• Paper Machine Fibers are mixed with water, refined, screened, then processed using Rolland’s equipment, dried and formed into large rolls of paper
  • Converting Rolls of recycled paper are transported to Rolland’s converting center and cut into sheets
  • Final Products Sheets of post-consumer recycled paper are transported to end-users and turned into final products

Stats sources

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By Renée Yardley

Rolland EnviroPrint and BioGas Energy

biogas_bw_engIf you are considering “going greener,” reduce your environmental footprint with Rolland EnviroPrint papers. They are made with 100% Post Consumer Waste, and the manufacturing process is powered by Biogas Energy. 

Biogas comes from decomposing landfill waste that’s been captured to prevent its release into the air. It is transported by pipeline to Rolland and used as thermal energy to produce paper instead of using traditional combustible fuels. Not only is biogas a renewable energy, it reduces their CO2 emissions by 70,000 tons, or 23,400 compact cars, annually.

Learn more about Biogas Energy:

BOND is proud to offer the Rolland EnviroPrint line of papers.

Myths, Facts and Considerations When Choosing “Tree Friendly” Alternatives

We need to look at a lot of the myths and feelings we have around printing sustainability and harvesting trees that we carry with us from the past. What does the term ‘tree friendly’ imply? Does it mean that it is somehow environmentally responsible – or better for our planet? Here’s a rundown of the current ‘green’ alternatives out there in the industry.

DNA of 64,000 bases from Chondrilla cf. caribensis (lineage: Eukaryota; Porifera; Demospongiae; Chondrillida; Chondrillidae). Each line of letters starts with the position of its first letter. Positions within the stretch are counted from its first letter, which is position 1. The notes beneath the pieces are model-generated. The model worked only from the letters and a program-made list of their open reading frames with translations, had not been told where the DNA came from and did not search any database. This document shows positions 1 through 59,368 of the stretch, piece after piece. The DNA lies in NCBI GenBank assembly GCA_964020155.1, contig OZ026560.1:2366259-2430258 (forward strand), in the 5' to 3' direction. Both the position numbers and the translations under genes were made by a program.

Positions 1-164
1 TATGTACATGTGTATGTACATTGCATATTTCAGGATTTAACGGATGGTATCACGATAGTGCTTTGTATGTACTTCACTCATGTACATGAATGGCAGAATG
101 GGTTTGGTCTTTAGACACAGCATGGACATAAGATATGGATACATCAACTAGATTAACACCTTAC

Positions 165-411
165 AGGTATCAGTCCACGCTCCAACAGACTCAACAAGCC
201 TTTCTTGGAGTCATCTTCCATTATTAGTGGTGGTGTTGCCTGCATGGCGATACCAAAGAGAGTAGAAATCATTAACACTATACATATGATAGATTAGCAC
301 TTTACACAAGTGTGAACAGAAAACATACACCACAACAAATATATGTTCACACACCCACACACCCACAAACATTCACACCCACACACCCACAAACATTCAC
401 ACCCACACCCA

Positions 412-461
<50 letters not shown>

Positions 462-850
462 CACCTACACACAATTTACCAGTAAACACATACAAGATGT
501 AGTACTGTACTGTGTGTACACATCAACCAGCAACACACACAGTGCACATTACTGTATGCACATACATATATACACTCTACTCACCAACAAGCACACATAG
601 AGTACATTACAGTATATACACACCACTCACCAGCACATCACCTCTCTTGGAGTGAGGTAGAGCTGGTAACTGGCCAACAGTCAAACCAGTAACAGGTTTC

Sugar Cane Paper

On the surface, it seems like an amazing environmental choice – it is manufactured from the reside waste of sugar cane.

However, we don’t know a lot about the environmental regulations in many of the countries where it is manufactured – especially concerning treatment of waste or by-products of the manufacturing process. In addition, many regions of the world where sugarcane is grown and processed still use oil and coal as energy sources. It would likely be safe to assume that the conversion and manufacturing process itself is very energy intensive. What are the ramifications of this combination?

An often neglected and hidden factor in the product choices we make is transportation and shipping. Freighters burn cheap bunker oil; it is only now that that the damaging effects of the shipping and transportation industries have come to the forefront. How does shipping impact the environmental footprint of these papers that come from the tropics?

Cocoon and Rolland EnviroPrint | 100% Post-Consumer Waste Papers

Cocoon is a new brand of coated papers made from 100% post-consumer waste. We do need to keep in mind, however, that this paper is manufactured in Europe. While we can assume very high standards and regulations, transport must also be considered.